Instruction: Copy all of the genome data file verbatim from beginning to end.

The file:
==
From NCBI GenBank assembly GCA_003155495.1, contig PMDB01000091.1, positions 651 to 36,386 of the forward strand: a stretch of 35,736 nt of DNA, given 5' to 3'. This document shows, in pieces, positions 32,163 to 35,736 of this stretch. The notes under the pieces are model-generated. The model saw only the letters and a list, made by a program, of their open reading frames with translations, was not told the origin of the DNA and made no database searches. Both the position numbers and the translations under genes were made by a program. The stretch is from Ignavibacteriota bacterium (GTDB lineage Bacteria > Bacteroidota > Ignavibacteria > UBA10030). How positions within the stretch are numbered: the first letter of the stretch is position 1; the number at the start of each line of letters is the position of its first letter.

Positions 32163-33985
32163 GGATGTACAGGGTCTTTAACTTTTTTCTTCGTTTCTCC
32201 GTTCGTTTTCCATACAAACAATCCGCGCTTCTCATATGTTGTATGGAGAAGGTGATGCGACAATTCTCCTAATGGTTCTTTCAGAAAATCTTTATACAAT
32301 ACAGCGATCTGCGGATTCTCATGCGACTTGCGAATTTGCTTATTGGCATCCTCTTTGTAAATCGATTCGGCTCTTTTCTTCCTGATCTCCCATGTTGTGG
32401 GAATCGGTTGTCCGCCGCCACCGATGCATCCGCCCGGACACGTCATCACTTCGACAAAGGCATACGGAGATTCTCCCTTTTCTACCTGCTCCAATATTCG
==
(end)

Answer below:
From NCBI GenBank assembly GCA_003155495.1, contig PMDB01000091.1, positions 651 to 36,386 of the forward strand: a stretch of 35,736 nt of DNA, given 5' to 3'. This document shows, in pieces, positions 32,163 to 35,736 of this stretch. The notes under the pieces are model-generated. The model saw only the letters and a list, made by a program, of their open reading frames with translations, was not told the origin of the DNA and made no database searches. Both the position numbers and the translations under genes were made by a program. The stretch is from Ignavibacteriota bacterium (GTDB lineage Bacteria > Bacteroidota > Ignavibacteria > UBA10030). How positions within the stretch are numbered: the first letter of the stretch is position 1; the number at the start of each line of letters is the position of its first letter.

Positions 32163-33985
32163 GGATGTACAGGGTCTTTAACTTTTTTCTTCGTTTCTCC
32201 GTTCGTTTTCCATACAAACAATCCGCGCTTCTCATATGTTGTATGGAGAAGGTGATGCGACAATTCTCCTAATGGTTCTTTCAGAAAATCTTTATACAAT
32301 ACAGCGATCTGCGGATTCTCATGCGACTTGCGAATTTGCTTATTGGCATCCTCTTTGTAAATCGATTCGGCTCTTTTCTTCCTGATCTCCCATGTTGTGG
32401 GAATCGGTTGTCCGCCGCCACCGATGCATCCGCCCGGACACGTCATCACTTCGACAAAGGCATACGGAGATTCTCCCTTTTCTACCTGCTCCAATATTCG